Australian central bankers were first heard talking about inflation targeting around 1993, following the introduction by New Zealand when the exchange rate was 1.5 to the US dollar. The Aussie is now about 1.3 to the US dollar. It was at 0.9 during Bretton Woods. It is a joke to say that Australia depreciated in 2018 to justify a permanently falling Sri Lanka rupee.
Sri Lanka has to benchmark its central bank against countries like Singapore, Taiwan, Korea and the UAE if any progress is to be made and not other PIIS group members.
It is an outright lie, that high performing East Asian nations depreciated (or undervalued) their currencies. They did not, as previous columns have shown. Singapore which was 3.0 to the US dollar during Bretton Woods is about 1.2 now.
Even China had a highly credible fixed exchange rate after 1993, following reforms during the tenor of Governor Zhu Rongji. The period of a Middle East style highly credible peg led to rapidly falling nominal interest rates which earned kudos for his successor, Dai Xianglong as the man who permanently brought down interest rates in China.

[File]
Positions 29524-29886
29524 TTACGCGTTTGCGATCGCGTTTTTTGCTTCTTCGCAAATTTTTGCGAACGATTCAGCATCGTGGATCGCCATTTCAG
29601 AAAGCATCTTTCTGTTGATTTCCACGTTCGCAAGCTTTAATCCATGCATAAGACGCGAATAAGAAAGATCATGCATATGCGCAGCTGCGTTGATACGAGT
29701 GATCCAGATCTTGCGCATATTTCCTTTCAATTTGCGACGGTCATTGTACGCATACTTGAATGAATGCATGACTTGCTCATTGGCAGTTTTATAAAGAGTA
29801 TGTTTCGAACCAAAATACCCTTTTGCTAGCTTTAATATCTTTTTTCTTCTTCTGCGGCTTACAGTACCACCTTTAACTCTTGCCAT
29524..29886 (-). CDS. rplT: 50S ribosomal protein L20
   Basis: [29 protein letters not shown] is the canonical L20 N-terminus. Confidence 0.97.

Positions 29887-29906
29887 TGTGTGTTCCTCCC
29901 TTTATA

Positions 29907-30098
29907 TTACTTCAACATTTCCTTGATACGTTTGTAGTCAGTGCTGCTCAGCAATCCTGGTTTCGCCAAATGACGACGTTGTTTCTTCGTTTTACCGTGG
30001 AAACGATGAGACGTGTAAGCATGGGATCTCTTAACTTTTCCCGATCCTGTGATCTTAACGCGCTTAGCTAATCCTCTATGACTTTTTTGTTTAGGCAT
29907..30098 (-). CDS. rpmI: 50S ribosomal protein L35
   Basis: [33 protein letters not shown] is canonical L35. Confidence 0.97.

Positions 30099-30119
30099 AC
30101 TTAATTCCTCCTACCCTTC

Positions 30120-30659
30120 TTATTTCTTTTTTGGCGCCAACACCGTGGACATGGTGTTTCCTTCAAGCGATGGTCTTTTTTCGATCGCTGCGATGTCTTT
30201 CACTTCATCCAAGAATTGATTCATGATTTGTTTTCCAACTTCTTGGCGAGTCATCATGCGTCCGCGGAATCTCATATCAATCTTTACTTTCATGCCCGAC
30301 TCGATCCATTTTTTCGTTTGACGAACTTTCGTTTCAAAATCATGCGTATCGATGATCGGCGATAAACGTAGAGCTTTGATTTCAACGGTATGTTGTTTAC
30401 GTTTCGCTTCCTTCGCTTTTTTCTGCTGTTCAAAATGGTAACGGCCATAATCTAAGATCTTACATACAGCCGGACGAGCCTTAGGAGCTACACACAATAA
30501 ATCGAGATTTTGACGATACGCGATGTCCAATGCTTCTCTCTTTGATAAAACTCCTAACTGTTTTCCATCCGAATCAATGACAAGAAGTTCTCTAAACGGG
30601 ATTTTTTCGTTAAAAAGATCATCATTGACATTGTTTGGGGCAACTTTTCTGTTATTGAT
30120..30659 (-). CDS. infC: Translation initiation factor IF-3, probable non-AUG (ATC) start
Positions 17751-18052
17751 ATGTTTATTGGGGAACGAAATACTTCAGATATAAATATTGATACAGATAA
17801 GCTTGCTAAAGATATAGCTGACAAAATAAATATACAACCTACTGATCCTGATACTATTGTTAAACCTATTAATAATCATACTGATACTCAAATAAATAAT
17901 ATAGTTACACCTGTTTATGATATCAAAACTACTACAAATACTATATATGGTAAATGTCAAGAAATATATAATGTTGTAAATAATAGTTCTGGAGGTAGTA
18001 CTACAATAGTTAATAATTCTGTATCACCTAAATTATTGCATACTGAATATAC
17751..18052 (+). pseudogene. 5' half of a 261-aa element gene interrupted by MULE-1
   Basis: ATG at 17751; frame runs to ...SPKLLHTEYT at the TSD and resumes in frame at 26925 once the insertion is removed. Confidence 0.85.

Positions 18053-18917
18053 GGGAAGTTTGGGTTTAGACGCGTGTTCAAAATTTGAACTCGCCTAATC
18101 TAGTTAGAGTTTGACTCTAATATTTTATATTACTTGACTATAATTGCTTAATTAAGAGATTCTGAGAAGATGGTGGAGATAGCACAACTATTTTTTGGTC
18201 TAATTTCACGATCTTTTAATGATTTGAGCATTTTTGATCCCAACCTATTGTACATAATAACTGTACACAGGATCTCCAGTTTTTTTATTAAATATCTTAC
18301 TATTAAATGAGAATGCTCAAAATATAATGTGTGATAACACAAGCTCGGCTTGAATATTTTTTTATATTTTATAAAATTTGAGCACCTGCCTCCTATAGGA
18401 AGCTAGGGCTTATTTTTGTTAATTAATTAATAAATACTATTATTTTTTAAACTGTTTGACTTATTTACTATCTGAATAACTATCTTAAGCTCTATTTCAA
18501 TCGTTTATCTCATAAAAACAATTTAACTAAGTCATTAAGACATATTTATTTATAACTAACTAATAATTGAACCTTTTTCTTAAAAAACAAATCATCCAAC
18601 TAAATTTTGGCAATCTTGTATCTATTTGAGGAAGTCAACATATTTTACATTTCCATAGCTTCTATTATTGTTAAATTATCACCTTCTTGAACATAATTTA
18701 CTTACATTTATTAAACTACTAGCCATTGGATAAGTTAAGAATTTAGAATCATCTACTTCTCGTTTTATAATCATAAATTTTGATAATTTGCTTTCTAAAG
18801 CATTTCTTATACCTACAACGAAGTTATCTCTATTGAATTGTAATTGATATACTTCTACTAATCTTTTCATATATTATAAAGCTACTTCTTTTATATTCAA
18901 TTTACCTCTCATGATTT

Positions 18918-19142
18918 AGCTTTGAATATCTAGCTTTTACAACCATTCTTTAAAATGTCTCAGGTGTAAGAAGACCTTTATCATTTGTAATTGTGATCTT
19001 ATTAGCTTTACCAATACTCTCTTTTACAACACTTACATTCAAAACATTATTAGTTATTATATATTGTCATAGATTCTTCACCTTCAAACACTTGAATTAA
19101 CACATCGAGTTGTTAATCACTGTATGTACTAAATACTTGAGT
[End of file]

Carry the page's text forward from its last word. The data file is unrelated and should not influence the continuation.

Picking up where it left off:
The exchange rate in Singapore, in China (up to 2005 in particular), in Hong Kong was a tool of domestic stability, and not external competiveness involving near slave labour, as US Mercantilists (or the IMF for that matter) would have us believe.
Sri Lanka also had similar interest rates until rapid currency depreciation started from the late 1970s.
But for much of the period, loose or contradictory central bank policy was made up for by exchange or trade controls, which economists call the impossible trinity of monetary policy objectives.
The massive domestic investment drive of China would not have been possible if the capital was destroyed by currency depreciation.
That nominal interest rates fall when exchange rates are strong is not limited to China. Japan is the most extreme example.
Even in China it can be seen that the volatility of the 3-month rate has worsened after the tightly pegged exchange rate was abandoned. That is probably due to heightened speculative behavior that come from an unpredictable rate.